Each dip of the paddle into the crystalline waters of this arctic river sends droplets of melting ice to my cheeks, the frost of frozen air crowding on my eye lashes. My feet rest against this bottom of the humble vessel of wood and metal, the grains within the boards highlighted with white, icy trails. It is silent, absolutely silent but for the trickle of the paddle against the current, the crackle of the prow through the stiffening glassy surface.
But even the silence seems to have a shimmer to it – a muted, matte buzz against the electrically charged air. So much anticipation lingers in the clouds, so much potential energy forced into static motion. My fingers bite into the wooden oars. The white of my frozen skin; numb to the biting breeze from my forward propulsion. It’s too cold for my breath to linger as steam. Too cold for snow to fall. For the blood to pump through my chest.
This was my favorite time to play in the wilds. When all others were too attached to the warmth of their hearths. Out here, alone, gliding through slush filled waters, I could hear the earth moan under her white blanket and watch the slowing of time. Each overburdened tree limb would gently slide off it’s white coat of powder and plop it into the ruins of coats at its roots. The river pulls so much harder away from where we used to spend our evenings admiring the trail of stars above us. It pulls so much harder without you here to tug against the pull with me.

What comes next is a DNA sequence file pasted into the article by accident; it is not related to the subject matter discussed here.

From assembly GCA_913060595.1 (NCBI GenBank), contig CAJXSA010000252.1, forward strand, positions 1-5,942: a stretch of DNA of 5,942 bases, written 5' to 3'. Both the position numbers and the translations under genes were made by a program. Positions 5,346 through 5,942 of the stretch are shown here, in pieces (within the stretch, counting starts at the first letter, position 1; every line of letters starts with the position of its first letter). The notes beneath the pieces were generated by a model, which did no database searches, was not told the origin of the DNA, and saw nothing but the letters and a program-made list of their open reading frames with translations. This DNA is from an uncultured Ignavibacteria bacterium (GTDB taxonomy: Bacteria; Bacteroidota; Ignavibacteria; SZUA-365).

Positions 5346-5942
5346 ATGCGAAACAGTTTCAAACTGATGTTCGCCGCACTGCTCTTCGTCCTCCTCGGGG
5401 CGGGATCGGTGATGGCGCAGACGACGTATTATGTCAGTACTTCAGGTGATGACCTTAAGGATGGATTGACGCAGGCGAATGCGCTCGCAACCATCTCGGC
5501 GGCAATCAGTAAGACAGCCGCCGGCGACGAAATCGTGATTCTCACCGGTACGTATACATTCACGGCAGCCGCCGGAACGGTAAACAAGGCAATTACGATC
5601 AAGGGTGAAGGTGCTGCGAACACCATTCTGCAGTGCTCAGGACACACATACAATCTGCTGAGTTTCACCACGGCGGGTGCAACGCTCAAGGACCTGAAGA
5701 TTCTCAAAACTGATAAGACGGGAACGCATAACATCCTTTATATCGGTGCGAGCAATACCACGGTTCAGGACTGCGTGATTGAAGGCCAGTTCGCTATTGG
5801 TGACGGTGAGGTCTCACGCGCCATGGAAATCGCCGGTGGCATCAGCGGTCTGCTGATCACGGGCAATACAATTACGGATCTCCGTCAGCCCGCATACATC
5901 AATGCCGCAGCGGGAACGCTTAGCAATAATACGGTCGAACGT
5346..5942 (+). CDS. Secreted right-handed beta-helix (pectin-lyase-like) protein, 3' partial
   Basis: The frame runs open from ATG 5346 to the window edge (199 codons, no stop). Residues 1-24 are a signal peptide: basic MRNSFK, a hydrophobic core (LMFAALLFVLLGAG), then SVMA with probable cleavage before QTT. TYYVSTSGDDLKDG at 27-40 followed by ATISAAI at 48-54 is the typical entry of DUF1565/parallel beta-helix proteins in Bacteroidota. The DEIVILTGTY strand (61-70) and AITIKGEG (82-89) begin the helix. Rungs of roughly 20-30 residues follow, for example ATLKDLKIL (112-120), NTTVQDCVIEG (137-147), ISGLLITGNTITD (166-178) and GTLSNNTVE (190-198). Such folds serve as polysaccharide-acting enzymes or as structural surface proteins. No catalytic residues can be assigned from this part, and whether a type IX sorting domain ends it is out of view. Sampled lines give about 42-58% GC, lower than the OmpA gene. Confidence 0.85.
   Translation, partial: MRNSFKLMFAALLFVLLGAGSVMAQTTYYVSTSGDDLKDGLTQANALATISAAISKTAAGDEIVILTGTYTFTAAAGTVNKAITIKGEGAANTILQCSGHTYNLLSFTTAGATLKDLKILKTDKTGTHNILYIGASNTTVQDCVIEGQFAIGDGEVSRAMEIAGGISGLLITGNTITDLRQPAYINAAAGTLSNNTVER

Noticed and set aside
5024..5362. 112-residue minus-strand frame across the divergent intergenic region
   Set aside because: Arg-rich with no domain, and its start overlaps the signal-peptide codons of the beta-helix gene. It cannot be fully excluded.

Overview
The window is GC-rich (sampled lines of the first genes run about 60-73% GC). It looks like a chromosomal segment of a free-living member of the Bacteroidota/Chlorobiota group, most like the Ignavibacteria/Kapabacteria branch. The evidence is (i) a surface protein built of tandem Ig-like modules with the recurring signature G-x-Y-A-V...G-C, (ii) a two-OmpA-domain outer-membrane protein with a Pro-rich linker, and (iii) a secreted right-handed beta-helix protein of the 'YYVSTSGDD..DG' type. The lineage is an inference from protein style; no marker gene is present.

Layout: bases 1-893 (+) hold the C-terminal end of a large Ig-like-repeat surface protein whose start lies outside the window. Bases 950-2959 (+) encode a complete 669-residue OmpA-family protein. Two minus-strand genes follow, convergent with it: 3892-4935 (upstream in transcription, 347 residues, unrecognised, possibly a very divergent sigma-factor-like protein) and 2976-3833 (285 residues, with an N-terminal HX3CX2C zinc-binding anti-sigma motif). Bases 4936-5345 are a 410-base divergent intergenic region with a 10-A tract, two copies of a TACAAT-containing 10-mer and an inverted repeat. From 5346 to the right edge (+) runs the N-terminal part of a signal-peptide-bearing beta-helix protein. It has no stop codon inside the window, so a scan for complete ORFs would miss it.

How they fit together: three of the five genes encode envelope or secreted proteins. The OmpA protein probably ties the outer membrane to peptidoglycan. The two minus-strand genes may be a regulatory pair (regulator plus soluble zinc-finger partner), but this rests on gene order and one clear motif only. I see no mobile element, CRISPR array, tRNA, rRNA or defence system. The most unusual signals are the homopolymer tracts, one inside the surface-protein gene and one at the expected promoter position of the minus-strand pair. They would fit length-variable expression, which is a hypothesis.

I waited all year to get to the winter thinking it would resurrect your memory, but where I sought to find relief I found the freezing of my body. A chill you never let me feel. Without you here, winter simply became just another season. And I am left sitting still in frozen waters.